Two points will be deducted for all typographic, spelling, and grammatical errors in all writing assignments.

Late assignments will not be accepted. Presentations must be given on the designated day.

Lectures will not be posted. It is your responsibility to take notes and remain attentive in class.

If you have questions or concerns about this or any other course policies stated in this syllabus, class assignments, email correspondence, or announced in class, please speak with me in class, during office hours, or via email as soon as possible so that we can discuss your concerns.

Debate, Diversity, and Respect

In this class, we will present and discuss a diversity of perspectives. Although you may not always agree with others’ perspectives, you are required to be respectful of others’ values and beliefs. Repeated inappropriate or abusive comments and/or behavior will be cause for disciplinary action. If you feel that your perspectives are being ignored or slighted, or you in anyway feel uncomfortable in the classroom, please contact me immediately.

The Communication Center

The Communication Center is located in Clough Commons, Suite 447. It is an excellent resource for any student (undergraduate or graduate) who wants help with a communication-related project. You can visit the center for help at any stage of the process for any project in any discipline. The knowledgeable and friendly tutors are available to help you develop and revise your projects. They are not available to “fix” your projects. Please do not ask the tutors to proofread or edit your projects.

For information on making an appointment please visit their website. If you need assistance with the appointment system, you can call 404-385-3612 or stop by the center.

All services are free and confidential.

Students with Disabilities

Students should self-report to the Access Disabled Assistance Program for Tech Students at:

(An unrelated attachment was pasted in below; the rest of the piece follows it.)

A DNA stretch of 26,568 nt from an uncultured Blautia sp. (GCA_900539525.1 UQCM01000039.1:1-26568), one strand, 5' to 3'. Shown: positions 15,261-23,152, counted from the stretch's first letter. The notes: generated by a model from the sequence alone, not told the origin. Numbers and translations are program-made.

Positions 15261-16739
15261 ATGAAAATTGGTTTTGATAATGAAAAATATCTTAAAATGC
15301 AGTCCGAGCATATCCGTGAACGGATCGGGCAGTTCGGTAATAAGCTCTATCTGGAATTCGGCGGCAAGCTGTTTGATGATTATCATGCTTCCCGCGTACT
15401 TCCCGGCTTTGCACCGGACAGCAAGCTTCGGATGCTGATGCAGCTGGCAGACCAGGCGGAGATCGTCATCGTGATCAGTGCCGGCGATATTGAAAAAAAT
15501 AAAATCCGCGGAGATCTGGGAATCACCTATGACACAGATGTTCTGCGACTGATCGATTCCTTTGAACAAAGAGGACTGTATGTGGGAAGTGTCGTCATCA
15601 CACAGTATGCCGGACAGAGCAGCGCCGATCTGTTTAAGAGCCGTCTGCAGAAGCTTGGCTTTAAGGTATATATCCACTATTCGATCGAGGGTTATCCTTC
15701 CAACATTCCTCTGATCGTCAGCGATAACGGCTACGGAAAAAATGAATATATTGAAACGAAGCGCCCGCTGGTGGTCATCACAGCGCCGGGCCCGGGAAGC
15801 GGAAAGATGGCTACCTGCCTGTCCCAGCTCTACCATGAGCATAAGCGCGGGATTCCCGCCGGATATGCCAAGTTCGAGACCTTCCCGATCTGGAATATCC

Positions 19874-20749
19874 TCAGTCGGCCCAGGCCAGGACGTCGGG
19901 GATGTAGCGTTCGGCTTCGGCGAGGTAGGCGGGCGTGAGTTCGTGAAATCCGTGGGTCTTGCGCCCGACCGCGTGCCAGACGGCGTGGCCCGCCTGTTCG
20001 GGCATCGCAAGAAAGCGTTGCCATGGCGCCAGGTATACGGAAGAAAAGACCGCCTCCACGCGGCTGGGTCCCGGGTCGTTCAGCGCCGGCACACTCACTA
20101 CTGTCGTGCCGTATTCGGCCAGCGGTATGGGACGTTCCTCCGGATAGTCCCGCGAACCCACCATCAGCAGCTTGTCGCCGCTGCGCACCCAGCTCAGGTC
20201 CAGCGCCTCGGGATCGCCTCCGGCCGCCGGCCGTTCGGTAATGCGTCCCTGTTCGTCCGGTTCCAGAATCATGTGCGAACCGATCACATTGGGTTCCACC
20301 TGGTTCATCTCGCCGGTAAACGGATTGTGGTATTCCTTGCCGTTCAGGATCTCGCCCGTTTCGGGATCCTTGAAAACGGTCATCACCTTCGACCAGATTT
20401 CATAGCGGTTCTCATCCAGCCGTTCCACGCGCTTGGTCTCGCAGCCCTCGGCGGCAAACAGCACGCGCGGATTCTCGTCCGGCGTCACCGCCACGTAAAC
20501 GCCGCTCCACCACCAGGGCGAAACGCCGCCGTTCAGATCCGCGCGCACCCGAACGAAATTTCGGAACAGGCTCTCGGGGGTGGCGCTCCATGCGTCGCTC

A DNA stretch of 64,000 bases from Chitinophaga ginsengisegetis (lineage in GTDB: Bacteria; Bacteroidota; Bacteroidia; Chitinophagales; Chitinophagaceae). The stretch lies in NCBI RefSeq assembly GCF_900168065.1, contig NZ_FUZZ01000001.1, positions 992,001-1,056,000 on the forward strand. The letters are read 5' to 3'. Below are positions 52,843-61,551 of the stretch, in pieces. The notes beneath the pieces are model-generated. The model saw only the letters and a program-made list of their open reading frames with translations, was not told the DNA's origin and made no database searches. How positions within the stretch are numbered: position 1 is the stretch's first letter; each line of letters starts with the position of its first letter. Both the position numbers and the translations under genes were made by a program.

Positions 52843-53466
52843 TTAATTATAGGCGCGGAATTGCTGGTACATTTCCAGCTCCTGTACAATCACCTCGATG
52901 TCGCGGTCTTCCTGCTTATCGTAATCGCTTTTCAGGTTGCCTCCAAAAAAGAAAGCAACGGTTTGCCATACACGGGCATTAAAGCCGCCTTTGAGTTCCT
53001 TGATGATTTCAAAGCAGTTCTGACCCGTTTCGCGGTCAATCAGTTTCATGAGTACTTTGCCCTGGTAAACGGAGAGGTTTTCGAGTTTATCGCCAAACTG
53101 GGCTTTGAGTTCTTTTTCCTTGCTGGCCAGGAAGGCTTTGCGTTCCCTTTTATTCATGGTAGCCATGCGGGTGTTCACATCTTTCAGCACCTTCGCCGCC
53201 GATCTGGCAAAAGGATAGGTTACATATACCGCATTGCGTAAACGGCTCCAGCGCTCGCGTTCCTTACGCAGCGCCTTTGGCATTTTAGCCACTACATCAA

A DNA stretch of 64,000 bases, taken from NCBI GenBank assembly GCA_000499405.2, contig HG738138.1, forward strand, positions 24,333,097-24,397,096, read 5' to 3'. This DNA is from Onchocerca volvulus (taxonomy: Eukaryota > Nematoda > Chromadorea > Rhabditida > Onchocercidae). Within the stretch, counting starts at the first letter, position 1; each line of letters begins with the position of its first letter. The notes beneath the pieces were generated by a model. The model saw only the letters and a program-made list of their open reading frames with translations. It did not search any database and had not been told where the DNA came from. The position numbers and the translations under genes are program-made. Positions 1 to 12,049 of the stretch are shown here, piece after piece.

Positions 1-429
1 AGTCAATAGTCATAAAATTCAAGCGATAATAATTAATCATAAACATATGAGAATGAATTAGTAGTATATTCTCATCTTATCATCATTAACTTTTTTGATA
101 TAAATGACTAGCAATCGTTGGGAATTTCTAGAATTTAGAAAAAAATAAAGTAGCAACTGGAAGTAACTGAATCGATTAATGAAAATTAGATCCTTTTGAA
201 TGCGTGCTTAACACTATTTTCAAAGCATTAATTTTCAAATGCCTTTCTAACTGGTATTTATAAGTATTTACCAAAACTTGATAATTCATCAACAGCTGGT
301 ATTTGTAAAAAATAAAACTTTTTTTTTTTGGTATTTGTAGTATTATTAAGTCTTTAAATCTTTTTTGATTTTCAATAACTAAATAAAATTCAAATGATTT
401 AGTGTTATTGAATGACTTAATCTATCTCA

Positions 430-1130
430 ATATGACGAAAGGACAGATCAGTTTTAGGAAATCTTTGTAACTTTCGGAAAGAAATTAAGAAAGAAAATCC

220 Student Services Building
Atlanta, GA 30332-0285
404.894.2564 (voice) or 404.894.1664 (voice/TDD)
www.adapts.gatech.edu/guidebook.html

Scholastic Dishonesty and Academic Misconduct

This class abides by the university’s policies relating to plagiarism, scholastic dishonesty, and academic misconduct. Per the Georgia Tech Code of Conduct, plagiarism is defined as:

  • Unauthorized Access: Possessing, using, or exchanging improperly acquired written or verbal information in the preparation of a problem set, laboratory report, essay, examination, or other academic assignment.
  • Unauthorized Collaboration: Unauthorized interaction with another Student or Students in the fulfillment of academic requirements.
  • Plagiarism: Submission of material that is wholly or substantially identical to that created or published by another person or persons, without adequate credit notations indicating the authorship.
  • False Claims of Performance: False claims for work that has been submitted by a Student.
  • Grade Alteration: Alteration of any academic grade or rating so as to obtain unearned academic credit.
  • Deliberate Falsification: Deliberate falsification of a written or verbal statement of fact to a Faculty member and/or Institute Official, so as to obtain unearned academic credit.
  • Forgery: Forgery, alteration, or misuse of any Institute document relating to the academic status of the Student.
  • Distortion: Any act that distorts or could distort grades or other academic records.